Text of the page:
Capacitive home button
The iPhone's home button has vibration-based haptic feedback similar to the Force Touch technology on its MacBook touchpads. The Note 7's physical home button keeps it simple.
Samsung released a new Gear VR headset to connect to the Note 7 via USB-C, with games available through the Oculus store. Apple touted new gaming capability during its keynote speech unveiling the iPhone 7 Plus, but has yet to touch VR.
Note 7 has 4 GB of RAM, which is twice the amount in last year's iPhones. We've yet to confirm the amount of RAM in this year's iPhones, but since Apple has always made operating efficiency a priority, we don't foresee a deficiency even if RAM doesn't budge.
The Apple new A10 fusion chip is surely powerful, but we have yet to confirm an exact processing speed. The Note 7 has an ample Snapdragon 820 chip in large markets; outside of the US, China and Japan, it has an octa core Exynos 8990 processor.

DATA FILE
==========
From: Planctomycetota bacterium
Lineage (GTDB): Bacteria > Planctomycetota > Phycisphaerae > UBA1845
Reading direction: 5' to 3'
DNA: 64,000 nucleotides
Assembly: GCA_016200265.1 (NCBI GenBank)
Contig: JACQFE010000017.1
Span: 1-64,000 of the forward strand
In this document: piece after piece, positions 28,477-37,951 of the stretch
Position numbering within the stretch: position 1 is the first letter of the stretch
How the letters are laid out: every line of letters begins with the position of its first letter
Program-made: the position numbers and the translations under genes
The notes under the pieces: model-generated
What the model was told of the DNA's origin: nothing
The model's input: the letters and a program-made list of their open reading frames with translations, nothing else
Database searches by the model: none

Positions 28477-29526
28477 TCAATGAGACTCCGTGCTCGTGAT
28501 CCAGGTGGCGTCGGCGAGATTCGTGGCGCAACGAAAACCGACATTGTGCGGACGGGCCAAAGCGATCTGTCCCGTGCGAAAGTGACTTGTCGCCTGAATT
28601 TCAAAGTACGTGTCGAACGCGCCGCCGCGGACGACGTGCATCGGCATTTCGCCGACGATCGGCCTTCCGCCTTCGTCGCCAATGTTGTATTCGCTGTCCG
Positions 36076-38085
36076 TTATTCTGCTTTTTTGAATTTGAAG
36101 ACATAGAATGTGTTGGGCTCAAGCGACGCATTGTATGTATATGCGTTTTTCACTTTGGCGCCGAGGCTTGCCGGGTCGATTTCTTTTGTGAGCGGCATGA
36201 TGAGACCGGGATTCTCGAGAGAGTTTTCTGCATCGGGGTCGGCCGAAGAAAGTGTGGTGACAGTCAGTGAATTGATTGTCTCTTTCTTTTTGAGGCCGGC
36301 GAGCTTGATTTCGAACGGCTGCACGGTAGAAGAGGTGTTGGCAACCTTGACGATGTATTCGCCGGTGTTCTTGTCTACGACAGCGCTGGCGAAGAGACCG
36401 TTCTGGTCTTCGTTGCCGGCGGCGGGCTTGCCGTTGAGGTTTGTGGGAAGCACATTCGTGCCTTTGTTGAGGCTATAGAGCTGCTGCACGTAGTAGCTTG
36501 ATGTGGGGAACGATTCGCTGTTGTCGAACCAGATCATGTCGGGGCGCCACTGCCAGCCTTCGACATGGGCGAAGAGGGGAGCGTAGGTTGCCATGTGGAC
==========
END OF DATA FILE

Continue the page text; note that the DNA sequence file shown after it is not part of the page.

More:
Apple majorly upped the storage capacity of the iPhone this year, with 32 GB, 128 GB and 256 GB tiers (though the jet black version is not available in the 32 GB size). 64 GB storage is the sole option for the Note 7, but that's not a major concern due to the next point.
Unlike the iPhone 7 Plus, Note 7 has microSD compatibility. With the Note, it's easy to opt for external storage if the 64 GB capacity is insufficient.
Apple Pay may have more name recognition, but Samsung Pay is actually easier for merchants to accept. Apple Pay requires a contactless-capable (NFC) point of sale terminal. Samsung Pay can be used with a contactless terminal or it can mimic the swiping of a magnetic stripe. That means any merchant with a stripe reader should be able to accept Samsung Pay.
The Note 7 hit shelves a month earlier, but was almost immediately recalled due to a manufacturing defect that caused some batteries to explode or catch fire. Now, Note 7 replacements and shipping seem to be a little touch-and-go. Apple unveiled the iPhone 7 and 7 Plus at their September 7th keynote event; the new phones start shipping September 16th.
The Galaxy Note 7 has more features that the iPhone lacks than vice versa, but are they worth almost $100 extra? It's debatable, especially if you're wary about the Samsung recall. To us, the features most likely to make or break the decision (apart from operating system loyalty) are the stylus and dual lens camera.